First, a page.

[Review:] JACK AND THE BEANSTALK, Theatre Peckham, London.
I have seen quite a few shows produced by Theatre Peckham and its young actor-training programme, and I must admit that this performance was rather disappointing, knowing what is usually achieved.
I shall start with what is first presented to the audience: set. Set was definitely very wild in its design, and this was not necessarily a negative thing. It had a bright and vibrant colour scheme, met with various patterns and geometries, and this was definitely eye-catching and otherworldly. The addition of blacklight patterns –– invisible painted plant and vine designs which illuminate under blacklight to signify what I shall call the "Upper World" –– was definitely awe-inspiring and magical and of just the right amount so as not to be under-/overwhelming. The main issue I have with this set, however, is that it remained far too stationary. There was an extreme lack of workability, meaning that interactions with it were either impossible or unseemly. There was an overuse of curtains across gaps through which props and articles were passed, and these were far too rigid, meaning that hands on the other side were often visible.
On that note, certain sections of the stage were far too translucent. The overall height of the set was also considerably short, and these two facts together meant that it was oftentimes the case that actors or stagehands could be seen backstage, passing across from wing to wing or readying items for the next scene. This is all highly destructive of illusion and must be avoided. Unless about to enter the stage, performers should keep well distanced from the set and, most obviously, well out of sight.
The first character to enter the stage is Mrs Trott (Michael Bertenshaw). Bertenshaw enters slowly and nonchalantly, only to sit to the side of the stage and softly play a ukulele. A small "Oh, I didn't see you there!", and the performance beings. This is a most dissatisfying beginning. The Pantomime Dame continues to be a vital and, above all, self-mockingly gaudy and ostentatious feature of a pantomime. They are ludicrous in both their attire and attitude. In this opening, Bertenshaw does not seem, unfortunately, to fit the bill. I imagine that the comedic value of this opening was supposed to be rooted in this nonchalance, that we would find the severity and self-accepting nature of Mrs Trott’s entrance to be hilarious enough. Timing, I am afraid, is what made this so displeasing.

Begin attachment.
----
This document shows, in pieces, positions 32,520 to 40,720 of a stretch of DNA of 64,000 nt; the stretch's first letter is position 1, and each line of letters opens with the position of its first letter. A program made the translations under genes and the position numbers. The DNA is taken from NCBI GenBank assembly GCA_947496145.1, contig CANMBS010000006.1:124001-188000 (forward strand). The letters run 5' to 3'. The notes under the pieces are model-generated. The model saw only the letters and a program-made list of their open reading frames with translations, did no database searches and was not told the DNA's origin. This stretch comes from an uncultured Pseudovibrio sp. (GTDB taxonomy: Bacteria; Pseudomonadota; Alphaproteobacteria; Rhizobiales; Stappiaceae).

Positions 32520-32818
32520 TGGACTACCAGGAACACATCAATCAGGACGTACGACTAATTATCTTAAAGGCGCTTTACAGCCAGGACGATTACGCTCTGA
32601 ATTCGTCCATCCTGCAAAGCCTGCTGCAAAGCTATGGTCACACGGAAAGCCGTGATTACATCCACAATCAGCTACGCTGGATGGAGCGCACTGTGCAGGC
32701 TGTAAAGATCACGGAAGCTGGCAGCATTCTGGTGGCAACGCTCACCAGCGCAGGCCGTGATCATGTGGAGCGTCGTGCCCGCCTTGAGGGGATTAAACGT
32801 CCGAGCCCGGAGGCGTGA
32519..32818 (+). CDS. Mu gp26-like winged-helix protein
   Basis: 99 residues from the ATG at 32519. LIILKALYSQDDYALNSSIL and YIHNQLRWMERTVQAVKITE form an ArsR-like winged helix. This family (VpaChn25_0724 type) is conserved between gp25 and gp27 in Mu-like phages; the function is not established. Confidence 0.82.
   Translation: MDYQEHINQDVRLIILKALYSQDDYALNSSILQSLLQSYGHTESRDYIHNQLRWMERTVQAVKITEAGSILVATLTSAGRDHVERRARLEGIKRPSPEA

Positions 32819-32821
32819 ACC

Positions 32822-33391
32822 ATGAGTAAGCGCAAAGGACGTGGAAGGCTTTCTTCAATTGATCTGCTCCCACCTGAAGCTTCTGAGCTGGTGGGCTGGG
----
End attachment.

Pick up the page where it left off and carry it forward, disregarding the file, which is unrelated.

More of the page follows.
To start with this particular stock character is a bold decision in itself, particularly as, especially even in this performance, she is by no means a main character, be it a narrator or other, but a comic character. I would recommend something extra to really draw attention to her character’s ridiculousness, with thought to comedic timing but, more importantly, to the element of surprise. Perhaps dramatic fairytale music, melodious and dainty to contrast with her butch appearance. Perhaps she comes out backwards, adjusts the curtain primly and turns to reveal her subversive manly features. In all circumstances imaginable, the ludicrousness of this stock character must be emphasised in a most ostentatious way; she should only be accepted into the narrative once this farcical and dramatic introduction has been carried out. As for the ukulele, this must also subvert expectations in order to be seen as comical. It should be whipped out from nowhere once Mrs Trott is seated, and Mrs Trott should ready herself for a complex and intricate musical rendition, all but for the sound of a tinny string.
The song that follows is much too slow, not in terms of rhythm but in terms of the time it consumes. The pace of this beginning is rather dreadful, I must say, and there is very little to give us an idea of who Mrs Trott actually is, besides a title and a few not-particularly-impressive jokes. However, this improves significantly as the performance goes on, and Mrs Trott becomes a much more cogent feature of the performance. Jokes become much better tailored, and comedic timing improves considerably.
I should emphasise here that my issue is not with Bertenshaw’s performance, per se, as I found him to be a most convincing and talented performer; my issue is more with what is being asked of him by the writing (Paul Sirett) itself.